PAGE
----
Religions and Spirituality

Westfield Celebrates The Power of Unity with 26th Annual Dr. Martin Luther King March and Interfaith Commemoration Service

Credits: Alexandria Addesso
David Haas Credits: Alexandria Addesso
Margaret Dolan Credits: Alexandria Addesso
Contest winners Credits: Alexandria Addesso
Credits: Alexandria Addesso

WESTFIELD, NJ--Today Dr. Martin Luther King Jr. Day, the same day as the presidential inauguration, was celebrated  in the 26th annual march, interfaith church service and panel discussion put together by the Martin Luther King Jr. Association of Westfield.

The march started at the Martin Luther King Jr. memorial statue and headed down East Broad Street to its destination at the First Congregational Church on Elmer Street. The march was led by Janet Turner, the Grand Marshal of the parade. Participants sang  “We Shall Overcome” along the whole parade route.
March participant and St. Luke’s AME Zion Church member Francis Clark attributed the relatively small march turnout, about twenty people including two police officers, to both Westfield public schools being open due to the many days they were closed after hurricane Sandy as well as the freezing temperatures.
The service and panel discussion at the First Congregational Church drew a much bigger crowd than the march, with no pew empty. The theme of the interfaith commemoration service was “The Power of Unity”, and all six panel members incorporated this theme into their speeches in one way or another.

“Kindness and compassion and forgiveness spreads through the community like ripples in a pound,” said Senior Rabbi Douglas Sagal of Temple Emanu-El of Westfield. Sagal incorporated the theme of unity and MLK’s ideal of the “beloved community” into his speech.
“While we have traveled far on a long road we still have a long way to go,” said Sagal. “We need to set forth the task to create that beloved community in Westfield.”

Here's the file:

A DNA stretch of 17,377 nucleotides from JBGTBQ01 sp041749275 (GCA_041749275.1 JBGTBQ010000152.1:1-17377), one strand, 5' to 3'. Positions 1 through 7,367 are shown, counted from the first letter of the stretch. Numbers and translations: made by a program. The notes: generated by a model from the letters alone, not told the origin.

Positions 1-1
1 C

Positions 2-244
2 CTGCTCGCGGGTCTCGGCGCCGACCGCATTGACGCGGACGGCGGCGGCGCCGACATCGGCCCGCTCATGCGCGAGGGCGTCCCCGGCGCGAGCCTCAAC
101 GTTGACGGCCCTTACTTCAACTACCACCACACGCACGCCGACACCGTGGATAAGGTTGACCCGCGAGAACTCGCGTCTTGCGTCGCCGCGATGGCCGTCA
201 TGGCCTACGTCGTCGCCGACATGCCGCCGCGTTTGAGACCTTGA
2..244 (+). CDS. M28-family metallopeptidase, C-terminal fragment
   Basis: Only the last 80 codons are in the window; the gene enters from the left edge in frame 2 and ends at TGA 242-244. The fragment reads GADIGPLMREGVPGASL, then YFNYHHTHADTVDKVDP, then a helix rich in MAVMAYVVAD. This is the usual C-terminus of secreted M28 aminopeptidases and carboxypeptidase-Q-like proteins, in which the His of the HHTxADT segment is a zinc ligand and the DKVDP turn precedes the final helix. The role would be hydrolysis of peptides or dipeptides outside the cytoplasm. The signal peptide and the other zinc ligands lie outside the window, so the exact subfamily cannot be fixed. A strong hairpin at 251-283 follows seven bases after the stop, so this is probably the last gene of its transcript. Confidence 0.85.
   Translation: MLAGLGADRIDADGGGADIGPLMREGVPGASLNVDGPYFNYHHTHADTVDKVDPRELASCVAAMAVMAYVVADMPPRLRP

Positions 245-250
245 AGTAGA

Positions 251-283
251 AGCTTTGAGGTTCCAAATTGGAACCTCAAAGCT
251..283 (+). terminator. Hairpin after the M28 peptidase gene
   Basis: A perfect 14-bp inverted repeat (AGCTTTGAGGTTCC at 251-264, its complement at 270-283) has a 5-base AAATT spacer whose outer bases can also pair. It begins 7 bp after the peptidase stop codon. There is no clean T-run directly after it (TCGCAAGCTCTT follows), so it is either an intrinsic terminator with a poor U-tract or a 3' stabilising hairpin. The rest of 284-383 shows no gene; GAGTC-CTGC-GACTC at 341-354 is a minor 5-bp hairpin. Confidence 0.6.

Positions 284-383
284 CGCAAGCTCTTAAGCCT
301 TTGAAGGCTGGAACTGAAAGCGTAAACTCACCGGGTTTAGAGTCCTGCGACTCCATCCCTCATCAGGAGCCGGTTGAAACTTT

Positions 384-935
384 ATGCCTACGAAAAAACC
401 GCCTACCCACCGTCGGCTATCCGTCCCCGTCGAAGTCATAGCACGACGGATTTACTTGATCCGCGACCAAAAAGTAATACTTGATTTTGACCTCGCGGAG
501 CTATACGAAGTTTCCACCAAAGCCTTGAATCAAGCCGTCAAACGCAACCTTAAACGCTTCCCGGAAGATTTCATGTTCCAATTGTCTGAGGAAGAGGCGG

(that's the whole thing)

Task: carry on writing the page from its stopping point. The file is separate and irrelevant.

Also calling for unity in Westfield was Councilman David Haas. Being a councilman of Westfield’s 3rd ward for the past eight years, Haas concentrated on the need for unity in local government.
“We need to build unity in local government,” said Haas. “ We cannot expect to serve our community without that unity. A goal accomplished with unity can build a greater sense of bond.”
Both speakers Reid Edles and Dr. Margaret Dolan used how the community came together to help their neighbors during Sandy to describe the already strong sense of unity in Westfield. Dolan exemplified the unity in Westfield by describing how the community has been coming together to comfort the family of Mark Hollaway, the ninth grade Westfield High School student who died from the flu less than a week ago. There was a moment of silence for Hollaway at the end of the commemoration.
Unlike Haas and Dola , Rev. Ronald Allen, who was born and raised in Westfield, said there is a need for more unity in Westfield. 
“There was a time where neighbor knew neighbor; where if you looked out of place people weren’t afraid to put you in your place,” said Allen. “I cannot feel unity until we stand up for those who have been knocked down.”
The winners of the 2013 Youth  Dr. Martin Luther King Jr. Essay, Poetry and Art contest were announced, in which the theme was also the power of unity as well as the King quote: “We must learn to live together as brothers or perish together as fools."
Emily Holtzman and Grace Venezia, the top two winners of the 8th grade poetry contest, read their poems and all of the art contest winners’ portraits were available for viewing in the lower section of the church,  where refreshments were served after the service.

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